Research in our lab investigates how sound is processed in the human auditory cortex.
More specifically, we study the acoustic building blocks that must be assembled in complex
listening situations, such as when we engage in a conversation or listen to a
symphony. One branch of our research program centers on the
neural representation of fundamental acoustic parameters, e.g. pitch and timbre, and the
neural mechanisms for detecting meaningful acoustic changes of such parameters within an
auditory scene. A second branch of our research investigates auditory perception at a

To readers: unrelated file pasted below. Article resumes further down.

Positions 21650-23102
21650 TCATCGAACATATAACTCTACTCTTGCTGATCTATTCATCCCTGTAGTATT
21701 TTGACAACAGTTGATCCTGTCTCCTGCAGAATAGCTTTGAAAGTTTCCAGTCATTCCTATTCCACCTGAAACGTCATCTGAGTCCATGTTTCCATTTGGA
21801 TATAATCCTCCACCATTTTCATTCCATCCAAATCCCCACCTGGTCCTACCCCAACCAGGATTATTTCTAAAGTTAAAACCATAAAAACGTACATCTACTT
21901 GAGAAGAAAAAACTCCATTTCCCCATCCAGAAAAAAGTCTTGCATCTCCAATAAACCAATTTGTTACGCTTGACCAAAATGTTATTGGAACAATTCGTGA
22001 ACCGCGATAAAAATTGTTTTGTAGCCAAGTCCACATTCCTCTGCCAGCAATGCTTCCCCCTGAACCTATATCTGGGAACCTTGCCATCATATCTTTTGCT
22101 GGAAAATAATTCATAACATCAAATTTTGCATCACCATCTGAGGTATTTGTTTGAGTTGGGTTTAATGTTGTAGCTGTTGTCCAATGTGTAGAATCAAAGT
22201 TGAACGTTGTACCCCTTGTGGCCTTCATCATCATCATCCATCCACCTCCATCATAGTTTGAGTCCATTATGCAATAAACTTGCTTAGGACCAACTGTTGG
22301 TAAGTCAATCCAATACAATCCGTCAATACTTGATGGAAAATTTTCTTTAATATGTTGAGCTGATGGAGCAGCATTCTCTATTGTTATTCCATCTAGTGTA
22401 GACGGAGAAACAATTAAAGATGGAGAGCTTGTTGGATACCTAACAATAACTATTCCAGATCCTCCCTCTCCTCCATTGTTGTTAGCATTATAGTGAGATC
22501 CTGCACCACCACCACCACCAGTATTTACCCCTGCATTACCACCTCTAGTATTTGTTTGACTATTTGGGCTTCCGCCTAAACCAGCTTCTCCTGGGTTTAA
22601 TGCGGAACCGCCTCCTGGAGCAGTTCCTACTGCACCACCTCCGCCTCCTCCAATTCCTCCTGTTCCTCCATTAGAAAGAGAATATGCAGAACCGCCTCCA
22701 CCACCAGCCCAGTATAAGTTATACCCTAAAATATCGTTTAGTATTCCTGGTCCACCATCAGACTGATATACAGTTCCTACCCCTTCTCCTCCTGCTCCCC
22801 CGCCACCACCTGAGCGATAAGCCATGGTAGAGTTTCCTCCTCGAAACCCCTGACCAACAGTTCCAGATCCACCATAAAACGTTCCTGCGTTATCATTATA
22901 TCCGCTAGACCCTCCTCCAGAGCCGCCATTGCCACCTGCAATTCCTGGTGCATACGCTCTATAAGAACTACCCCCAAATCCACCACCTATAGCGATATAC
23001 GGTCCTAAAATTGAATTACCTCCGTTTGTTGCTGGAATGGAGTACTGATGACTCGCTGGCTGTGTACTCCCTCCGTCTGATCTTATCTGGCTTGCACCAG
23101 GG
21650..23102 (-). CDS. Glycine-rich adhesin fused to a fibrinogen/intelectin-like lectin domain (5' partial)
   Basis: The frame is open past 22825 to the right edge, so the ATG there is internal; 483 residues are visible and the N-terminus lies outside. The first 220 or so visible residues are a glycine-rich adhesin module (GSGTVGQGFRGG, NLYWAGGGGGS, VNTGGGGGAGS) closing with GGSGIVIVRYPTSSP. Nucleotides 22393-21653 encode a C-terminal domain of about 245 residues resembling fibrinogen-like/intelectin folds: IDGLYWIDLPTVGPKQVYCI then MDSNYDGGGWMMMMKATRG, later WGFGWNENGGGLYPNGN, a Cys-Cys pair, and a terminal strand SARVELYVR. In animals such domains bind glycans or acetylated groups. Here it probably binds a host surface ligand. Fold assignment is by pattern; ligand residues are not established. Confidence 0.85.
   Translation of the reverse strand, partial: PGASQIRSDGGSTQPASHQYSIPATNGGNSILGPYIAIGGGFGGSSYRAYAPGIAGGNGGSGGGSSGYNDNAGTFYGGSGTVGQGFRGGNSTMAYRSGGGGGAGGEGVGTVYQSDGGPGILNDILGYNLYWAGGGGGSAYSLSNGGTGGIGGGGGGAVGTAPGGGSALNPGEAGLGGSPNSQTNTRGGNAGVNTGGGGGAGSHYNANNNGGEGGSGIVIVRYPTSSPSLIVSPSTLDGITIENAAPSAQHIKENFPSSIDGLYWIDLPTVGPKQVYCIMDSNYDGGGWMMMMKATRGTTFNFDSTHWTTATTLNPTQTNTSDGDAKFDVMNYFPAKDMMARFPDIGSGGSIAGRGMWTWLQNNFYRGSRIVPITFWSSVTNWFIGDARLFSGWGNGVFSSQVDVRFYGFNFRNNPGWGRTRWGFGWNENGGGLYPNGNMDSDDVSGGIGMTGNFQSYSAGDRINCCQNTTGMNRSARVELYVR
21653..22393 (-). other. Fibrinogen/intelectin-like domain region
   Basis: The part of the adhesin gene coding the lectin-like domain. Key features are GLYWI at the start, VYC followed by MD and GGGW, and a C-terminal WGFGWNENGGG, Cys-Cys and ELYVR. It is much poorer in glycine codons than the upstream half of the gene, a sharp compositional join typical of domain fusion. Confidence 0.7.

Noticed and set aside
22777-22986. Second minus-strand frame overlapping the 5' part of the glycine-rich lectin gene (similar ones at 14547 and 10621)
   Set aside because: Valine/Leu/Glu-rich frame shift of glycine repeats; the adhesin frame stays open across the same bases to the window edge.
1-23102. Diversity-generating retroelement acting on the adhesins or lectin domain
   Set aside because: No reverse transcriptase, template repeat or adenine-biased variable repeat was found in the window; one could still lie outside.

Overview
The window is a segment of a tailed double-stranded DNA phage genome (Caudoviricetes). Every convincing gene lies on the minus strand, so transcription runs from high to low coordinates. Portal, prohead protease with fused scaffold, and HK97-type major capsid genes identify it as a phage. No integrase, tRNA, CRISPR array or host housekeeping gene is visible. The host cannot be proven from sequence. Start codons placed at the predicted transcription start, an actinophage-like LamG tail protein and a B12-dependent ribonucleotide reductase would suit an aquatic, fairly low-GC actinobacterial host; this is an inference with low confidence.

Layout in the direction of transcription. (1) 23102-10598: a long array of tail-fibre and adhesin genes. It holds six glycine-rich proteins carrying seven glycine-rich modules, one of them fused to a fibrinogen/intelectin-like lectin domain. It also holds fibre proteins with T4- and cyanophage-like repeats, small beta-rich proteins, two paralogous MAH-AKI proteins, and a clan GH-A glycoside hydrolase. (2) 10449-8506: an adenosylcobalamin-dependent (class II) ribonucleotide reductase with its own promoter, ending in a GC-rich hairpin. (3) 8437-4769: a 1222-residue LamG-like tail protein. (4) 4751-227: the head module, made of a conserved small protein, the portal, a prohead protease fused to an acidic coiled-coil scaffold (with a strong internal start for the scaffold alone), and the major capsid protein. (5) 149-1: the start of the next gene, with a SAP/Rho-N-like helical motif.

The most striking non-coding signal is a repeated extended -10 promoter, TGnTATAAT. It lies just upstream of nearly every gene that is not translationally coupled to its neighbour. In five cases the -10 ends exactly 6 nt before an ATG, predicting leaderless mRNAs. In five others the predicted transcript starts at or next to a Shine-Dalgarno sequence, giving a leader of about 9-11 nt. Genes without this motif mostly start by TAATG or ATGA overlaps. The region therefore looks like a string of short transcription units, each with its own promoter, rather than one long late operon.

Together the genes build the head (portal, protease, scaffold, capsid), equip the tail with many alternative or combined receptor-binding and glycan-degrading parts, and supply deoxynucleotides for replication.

linguistic level and addresses the transformation from speech-specific acoustic analysis
to speech-specific linguistic analysis, with an emphasis on temporal integration constants.
We employ a combination of behavioral and neuroimaging methods (fMRI, M/EEG, ECoG) to elucidate the underlying
neural processes in human auditory cortex with high spatial and temporal precision.
Human auditory cortex
Auditory perception and cognition
Information theoretic and probabilistic properties of sounds
Pitch, Timbre, AM, FM
Pitch pattern processing
Temporal windows of integration
Functional imaging of music
fMRI, MEG, EEG, ECoG